The Woman in Black PLAY: The Woman in black. THEATRE: The Fortune theatre, London. This is a ghost play by Stephen Mallatratt. The play sees the elderly Arthur Kipps, played by Pip Donaghy, attempt to exorcise the ghosts of his past by having a young actor, Colin Hurley, portray his experiences on the stage of a currently empty theatre. The set and lighting that was used during the play was very basic, this was done purposely because the lay is set in an empty theatre, which is still tidying up after a past production. The main items used during the play were visible from the outset. There was a large wicker basket, a stool, two wooden chairs and a clothes wrack. Seeing as these items had to be used to portray most items and settings, the lighting would have to be used cleverly, and it was. It enhanced the simple set and added to the illusion of place and created an atmosphere. The lighting and sound in the following places was; - London office- A low and dull light with sound =s of horse and carriages trotting past outside. A ticking clock was cleverly used to create an office feeling. Tomes had his room down stage right in this scene. Kipps Young Kipps Tomes' room Train-Different chairs were used to give us an idea of the three trains comfort. A big comfortable chair and warm lighting was used in London to show optimism, where the wicker basket and cold lighting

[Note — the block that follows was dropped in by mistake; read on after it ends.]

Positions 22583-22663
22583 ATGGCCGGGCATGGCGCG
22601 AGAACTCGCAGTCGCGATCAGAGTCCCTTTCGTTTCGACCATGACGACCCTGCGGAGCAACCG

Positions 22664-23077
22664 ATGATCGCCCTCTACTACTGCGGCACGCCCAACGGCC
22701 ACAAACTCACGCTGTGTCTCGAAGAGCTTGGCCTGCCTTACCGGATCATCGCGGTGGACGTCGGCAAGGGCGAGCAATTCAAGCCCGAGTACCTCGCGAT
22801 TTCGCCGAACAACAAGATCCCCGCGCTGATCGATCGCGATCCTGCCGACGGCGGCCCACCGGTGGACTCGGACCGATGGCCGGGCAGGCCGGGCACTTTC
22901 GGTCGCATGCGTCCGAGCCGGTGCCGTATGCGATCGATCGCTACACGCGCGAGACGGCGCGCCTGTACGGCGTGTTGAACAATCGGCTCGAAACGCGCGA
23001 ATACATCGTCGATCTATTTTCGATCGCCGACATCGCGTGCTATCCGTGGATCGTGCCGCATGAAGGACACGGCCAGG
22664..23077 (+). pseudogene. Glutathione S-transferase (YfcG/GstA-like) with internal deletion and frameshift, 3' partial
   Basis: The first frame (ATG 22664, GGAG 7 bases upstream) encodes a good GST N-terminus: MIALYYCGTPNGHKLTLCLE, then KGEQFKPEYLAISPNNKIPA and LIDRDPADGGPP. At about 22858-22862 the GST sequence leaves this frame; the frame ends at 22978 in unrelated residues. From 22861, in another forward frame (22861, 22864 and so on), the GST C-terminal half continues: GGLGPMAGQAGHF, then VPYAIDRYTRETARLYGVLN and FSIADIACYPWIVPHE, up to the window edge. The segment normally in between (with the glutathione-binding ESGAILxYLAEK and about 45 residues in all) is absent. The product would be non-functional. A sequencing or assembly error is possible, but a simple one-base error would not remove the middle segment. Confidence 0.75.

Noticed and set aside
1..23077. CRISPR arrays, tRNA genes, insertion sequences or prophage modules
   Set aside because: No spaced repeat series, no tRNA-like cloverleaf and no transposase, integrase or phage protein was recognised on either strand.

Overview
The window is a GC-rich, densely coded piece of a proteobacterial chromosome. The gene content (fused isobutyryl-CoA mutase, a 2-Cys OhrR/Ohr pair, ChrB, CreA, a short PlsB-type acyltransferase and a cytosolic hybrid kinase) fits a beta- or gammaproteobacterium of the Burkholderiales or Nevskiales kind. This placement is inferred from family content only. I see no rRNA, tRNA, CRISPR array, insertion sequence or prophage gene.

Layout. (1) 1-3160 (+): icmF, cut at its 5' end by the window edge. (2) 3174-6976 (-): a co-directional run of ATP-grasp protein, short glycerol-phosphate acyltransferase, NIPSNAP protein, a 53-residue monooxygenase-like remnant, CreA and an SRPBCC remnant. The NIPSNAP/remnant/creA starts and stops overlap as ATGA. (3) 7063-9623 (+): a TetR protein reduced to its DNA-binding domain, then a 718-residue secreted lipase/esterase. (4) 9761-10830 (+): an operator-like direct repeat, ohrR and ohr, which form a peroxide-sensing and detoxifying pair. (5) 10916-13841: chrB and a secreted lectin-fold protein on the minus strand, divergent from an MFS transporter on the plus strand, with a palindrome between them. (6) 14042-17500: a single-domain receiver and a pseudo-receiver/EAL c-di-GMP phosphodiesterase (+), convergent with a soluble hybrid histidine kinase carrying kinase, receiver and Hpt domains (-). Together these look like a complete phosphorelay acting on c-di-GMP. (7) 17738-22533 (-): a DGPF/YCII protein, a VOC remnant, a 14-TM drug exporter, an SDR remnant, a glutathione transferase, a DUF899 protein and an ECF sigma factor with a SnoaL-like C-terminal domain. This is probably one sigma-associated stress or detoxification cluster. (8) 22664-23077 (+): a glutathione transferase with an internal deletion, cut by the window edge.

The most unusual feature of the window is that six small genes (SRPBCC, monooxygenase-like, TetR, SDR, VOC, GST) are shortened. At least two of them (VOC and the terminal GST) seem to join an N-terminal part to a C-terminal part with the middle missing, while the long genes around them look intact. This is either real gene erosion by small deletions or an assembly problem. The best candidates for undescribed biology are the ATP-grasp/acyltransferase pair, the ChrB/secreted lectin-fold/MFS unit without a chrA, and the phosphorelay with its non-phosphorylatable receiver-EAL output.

AS PERFORMACNE STUDIES- DRAMA VIKKI BASTEN Improvisation: Firstly we looked at the photo 'The return of Robert B' and described how the proxemics and physicality of the characters in the picture helped to depict relationships within the characters and individual emotions. Regarding proxemics the closeness of the children to the father showed confidence and independence in their own feelings. Physically they showed large physical and facial expressions, showing confidant and open emotion. Whereas it seemed the children closest to the mother still relied on her guidance and protection, their physicality was smaller and therefore their emotion appeared smaller or at least slightly hesitant. Just from looking at the picture it seemed that there was an underlying tension, we cannot see the fathers face so we cannot perceive his facial expressions. Additionally we don't know what is going to happen when the children reach the father, the picture creates suspense. As a group we improvised a dream scene, we chose to portray Robert having a dream in a surrealistic manner; our aim was to create tension. In order for our improvisation to be success as a group, we needed to co-operate, listen to and acknowledge all ideas. We had the idea of him sleeping and voices of his worst nightmares surrounding him. With the use of proxemics to portray narrative, Robert lay on the floor